What Is an Auto Braking System?
An auto braking system is among the top driver-assist technologies of our day. Offered in many new vehicles, such innovation is designed to automatically slow or stop your vehicle if you do not react quickly enough. The technology is credited for preventing accidents and saving lives. But not all systems operate in the same way nor does every new model offer the technology, at least not yet.
Auto Braking Systems Explained
Officially known as automatic emergency braking (AEB) systems, this technology detects an imminent forward crash with another vehicle and applies the brakes after first alerting the driver. Depending on the system present, the vehicle may either automatically slow down or stop, by utilizing a combination of sensors, radar, video and infrared to scour the road ahead for possible objects.
Auto braking systems were first deployed in 2006 on some vehicle models and have become more widespread since. The National Highway Traffic Safety Administration identifies two types of systems: dynamic brake support (DBS) and crash imminent braking (CIB).
Cars equipped with DBS work by automatically supplementing the driver’s braking in an effort to avoid a crash. Going one step further, CIB automatically applies the vehicle’s brakes to slow or stop the car to avoid a crash or at least reduce its impact. Here, the driver doesn’t have to initiate braking — the system takes over and automatically stops the car.
Some manufacturers utilize both types of AEBs, which work together to send data to the car’s computer to determine how best to respond. A few systems go even further, by evaluating road conditions, such as rain and snow, then immediately determining the best action, such as applying the brakes slowly.
Automatic braking may kick in at low speeds, such as under 19 mph, or at full speeds, including above 65 mph. The difference depends on how the system was designed for a particular model. As you might guess, the latter system is more complex and expensive.
Where to Find Them
Whether you’re buying a new or used car, you’ll want to know if it comes with an AEB system. Typically, such systems are listed prominently on the vehicle’s Monroney (display sticker), in the owner’s manual or featured in other supporting documentation.
Most systems incur an extra charge or may be bundled with another package or trim level. Regardless, you’ll pay for the technology, but you should also qualify for an insurance break. Check with your auto insurer to confirm.
They’ll Soon Become Standard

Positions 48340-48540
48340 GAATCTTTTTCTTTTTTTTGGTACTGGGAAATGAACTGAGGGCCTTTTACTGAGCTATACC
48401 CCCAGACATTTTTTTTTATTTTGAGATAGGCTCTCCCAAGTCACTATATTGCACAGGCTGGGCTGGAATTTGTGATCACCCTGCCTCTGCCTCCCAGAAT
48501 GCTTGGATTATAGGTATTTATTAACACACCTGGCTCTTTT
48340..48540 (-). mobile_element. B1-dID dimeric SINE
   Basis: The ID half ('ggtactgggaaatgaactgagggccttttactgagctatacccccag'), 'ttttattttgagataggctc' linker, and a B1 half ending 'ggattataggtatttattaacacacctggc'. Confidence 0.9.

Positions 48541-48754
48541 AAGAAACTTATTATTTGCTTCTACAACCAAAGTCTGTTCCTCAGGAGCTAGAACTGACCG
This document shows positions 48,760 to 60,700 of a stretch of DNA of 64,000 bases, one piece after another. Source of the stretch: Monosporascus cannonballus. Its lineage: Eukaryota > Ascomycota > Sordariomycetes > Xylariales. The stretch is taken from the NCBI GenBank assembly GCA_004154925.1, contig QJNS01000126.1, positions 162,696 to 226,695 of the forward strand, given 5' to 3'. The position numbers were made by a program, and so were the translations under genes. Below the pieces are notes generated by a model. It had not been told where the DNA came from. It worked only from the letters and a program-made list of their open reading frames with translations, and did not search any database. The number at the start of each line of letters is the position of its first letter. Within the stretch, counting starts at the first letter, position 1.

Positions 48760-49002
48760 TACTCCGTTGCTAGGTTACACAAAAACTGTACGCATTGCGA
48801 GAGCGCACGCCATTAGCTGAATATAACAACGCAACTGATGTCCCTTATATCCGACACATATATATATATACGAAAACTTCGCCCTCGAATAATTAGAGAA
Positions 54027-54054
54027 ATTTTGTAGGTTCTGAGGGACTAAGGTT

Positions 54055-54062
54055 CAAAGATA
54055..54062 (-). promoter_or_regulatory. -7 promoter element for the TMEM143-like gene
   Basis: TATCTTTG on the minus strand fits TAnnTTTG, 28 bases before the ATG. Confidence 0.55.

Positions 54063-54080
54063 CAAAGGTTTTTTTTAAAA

The auto industry is moving toward including auto braking systems on all new cars. In fact, by 2022, the federal government will mandate that all passenger vehicles produced from that point forward include forward-collision warning with automatic braking.
In the meantime, automakers are receiving early encouragement to make the upgrades now by the independent Insurance Institute for Highway Safety (IIHS). The IIHS assigns crashworthiness scores to individual models, ratings that can impact consumer buying decisions. One of the ways manufacturers achieve a top score is by offering an auto braking system on a particular model. You can visit the IIHS site to see how any car is rated.
Emergency braking technology is a driver-assist feature and is not a substitute for driver awareness. Your responsibility for the safe control of your vehicle does not end when these features are active.
Check out all the brake system products available on NAPA Online or trust one of our 17,000 NAPA AutoCare locations for routine maintenance and repairs. For more information on auto braking systems, chat with a knowledgeable expert at your local NAPA AUTO PARTS store.
Photo courtesy of Pixabay.
Matthew C. Keegan View All
Matt Keegan has maintained his love for cars ever since his father taught him kicking tires can be one way to uncover a problem with a vehicle’s suspension system. He since moved on to learn a few things about coefficient of drag, G-forces, toe-heel shifting, and how to work the crazy infotainment system in some random weekly driver. Matt is a member of the Washington Automotive Press Association and is a contributor to various print and online media sources.
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